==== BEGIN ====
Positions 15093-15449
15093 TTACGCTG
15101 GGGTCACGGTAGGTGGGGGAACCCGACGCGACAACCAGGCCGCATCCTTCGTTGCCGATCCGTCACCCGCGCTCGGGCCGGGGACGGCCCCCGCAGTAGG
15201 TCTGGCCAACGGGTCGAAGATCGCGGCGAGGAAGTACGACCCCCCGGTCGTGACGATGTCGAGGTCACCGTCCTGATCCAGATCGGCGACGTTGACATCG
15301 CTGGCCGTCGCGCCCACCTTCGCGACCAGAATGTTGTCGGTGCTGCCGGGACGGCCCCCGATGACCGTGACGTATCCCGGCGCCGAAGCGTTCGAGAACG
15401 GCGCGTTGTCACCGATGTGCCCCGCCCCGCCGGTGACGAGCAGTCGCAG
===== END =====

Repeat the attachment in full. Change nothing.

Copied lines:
Positions 15093-15449
15093 TTACGCTG
15101 GGGTCACGGTAGGTGGGGGAACCCGACGCGACAACCAGGCCGCATCCTTCGTTGCCGATCCGTCACCCGCGCTCGGGCCGGGGACGGCCCCCGCAGTAGG
15201 TCTGGCCAACGGGTCGAAGATCGCGGCGAGGAAGTACGACCCCCCGGTCGTGACGATGTCGAGGTCACCGTCCTGATCCAGATCGGCGACGTTGACATCG
15301 CTGGCCGTCGCGCCCACCTTCGCGACCAGAATGTTGTCGGTGCTGCCGGGACGGCCCCCGATGACCGTGACGTATCCCGGCGCCGAAGCGTTCGAGAACG
15401 GCGCGTTGTCACCGATGTGCCCCGCCCCGCCGGTGACGAGCAGTCGCAG